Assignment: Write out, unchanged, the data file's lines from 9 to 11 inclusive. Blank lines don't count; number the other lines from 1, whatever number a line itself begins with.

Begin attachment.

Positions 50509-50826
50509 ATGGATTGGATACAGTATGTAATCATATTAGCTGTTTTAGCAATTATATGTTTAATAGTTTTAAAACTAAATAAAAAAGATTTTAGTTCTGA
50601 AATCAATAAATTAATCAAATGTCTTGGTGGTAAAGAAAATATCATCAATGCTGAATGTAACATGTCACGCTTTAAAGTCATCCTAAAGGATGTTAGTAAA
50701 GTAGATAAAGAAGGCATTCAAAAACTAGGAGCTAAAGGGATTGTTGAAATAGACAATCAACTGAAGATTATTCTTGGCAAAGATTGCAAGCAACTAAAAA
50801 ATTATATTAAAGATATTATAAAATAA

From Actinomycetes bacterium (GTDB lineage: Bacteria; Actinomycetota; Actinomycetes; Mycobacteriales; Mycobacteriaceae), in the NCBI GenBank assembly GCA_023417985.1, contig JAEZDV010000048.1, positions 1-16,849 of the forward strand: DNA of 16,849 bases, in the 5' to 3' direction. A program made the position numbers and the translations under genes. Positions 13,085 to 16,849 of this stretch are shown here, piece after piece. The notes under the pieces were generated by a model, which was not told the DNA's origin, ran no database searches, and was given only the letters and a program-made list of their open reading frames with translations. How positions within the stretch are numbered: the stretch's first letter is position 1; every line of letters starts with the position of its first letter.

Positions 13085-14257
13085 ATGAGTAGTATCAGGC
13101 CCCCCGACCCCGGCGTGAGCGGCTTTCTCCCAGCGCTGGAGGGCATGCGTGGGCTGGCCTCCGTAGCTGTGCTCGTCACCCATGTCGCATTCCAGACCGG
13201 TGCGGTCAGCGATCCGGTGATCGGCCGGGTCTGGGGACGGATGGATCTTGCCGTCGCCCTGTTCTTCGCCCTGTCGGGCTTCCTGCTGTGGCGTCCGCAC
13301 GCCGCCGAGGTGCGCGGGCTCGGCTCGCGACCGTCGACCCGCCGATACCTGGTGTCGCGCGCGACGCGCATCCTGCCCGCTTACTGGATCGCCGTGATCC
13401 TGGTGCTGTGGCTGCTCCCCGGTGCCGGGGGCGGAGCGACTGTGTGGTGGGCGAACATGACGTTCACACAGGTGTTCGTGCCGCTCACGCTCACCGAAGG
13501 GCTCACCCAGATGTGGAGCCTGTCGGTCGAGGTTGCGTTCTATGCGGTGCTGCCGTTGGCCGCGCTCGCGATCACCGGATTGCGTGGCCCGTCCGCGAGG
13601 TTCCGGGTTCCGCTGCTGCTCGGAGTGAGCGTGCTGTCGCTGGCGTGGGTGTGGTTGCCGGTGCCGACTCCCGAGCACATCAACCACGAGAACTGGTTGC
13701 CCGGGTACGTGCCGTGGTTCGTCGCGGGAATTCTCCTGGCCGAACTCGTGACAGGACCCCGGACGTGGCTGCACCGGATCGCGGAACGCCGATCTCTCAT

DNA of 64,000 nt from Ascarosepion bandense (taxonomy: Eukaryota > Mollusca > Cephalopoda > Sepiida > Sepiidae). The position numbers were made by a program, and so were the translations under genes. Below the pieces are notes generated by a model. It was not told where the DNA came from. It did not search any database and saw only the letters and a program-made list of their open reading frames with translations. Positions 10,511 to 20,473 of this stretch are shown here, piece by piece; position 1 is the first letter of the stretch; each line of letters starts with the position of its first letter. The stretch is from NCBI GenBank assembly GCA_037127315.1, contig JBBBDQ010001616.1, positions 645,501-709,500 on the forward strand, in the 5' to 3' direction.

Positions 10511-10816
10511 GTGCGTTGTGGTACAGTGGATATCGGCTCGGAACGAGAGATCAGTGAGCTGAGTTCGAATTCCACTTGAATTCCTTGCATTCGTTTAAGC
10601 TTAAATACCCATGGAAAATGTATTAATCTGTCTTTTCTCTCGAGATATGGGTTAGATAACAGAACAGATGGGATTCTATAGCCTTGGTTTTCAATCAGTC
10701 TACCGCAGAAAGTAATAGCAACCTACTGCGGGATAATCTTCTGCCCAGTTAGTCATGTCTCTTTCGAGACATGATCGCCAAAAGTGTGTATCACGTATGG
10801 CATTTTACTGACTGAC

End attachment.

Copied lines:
13101 CCCCCGACCCCGGCGTGAGCGGCTTTCTCCCAGCGCTGGAGGGCATGCGTGGGCTGGCCTCCGTAGCTGTGCTCGTCACCCATGTCGCATTCCAGACCGG
13201 TGCGGTCAGCGATCCGGTGATCGGCCGGGTCTGGGGACGGATGGATCTTGCCGTCGCCCTGTTCTTCGCCCTGTCGGGCTTCCTGCTGTGGCGTCCGCAC
13301 GCCGCCGAGGTGCGCGGGCTCGGCTCGCGACCGTCGACCCGCCGATACCTGGTGTCGCGCGCGACGCGCATCCTGCCCGCTTACTGGATCGCCGTGATCC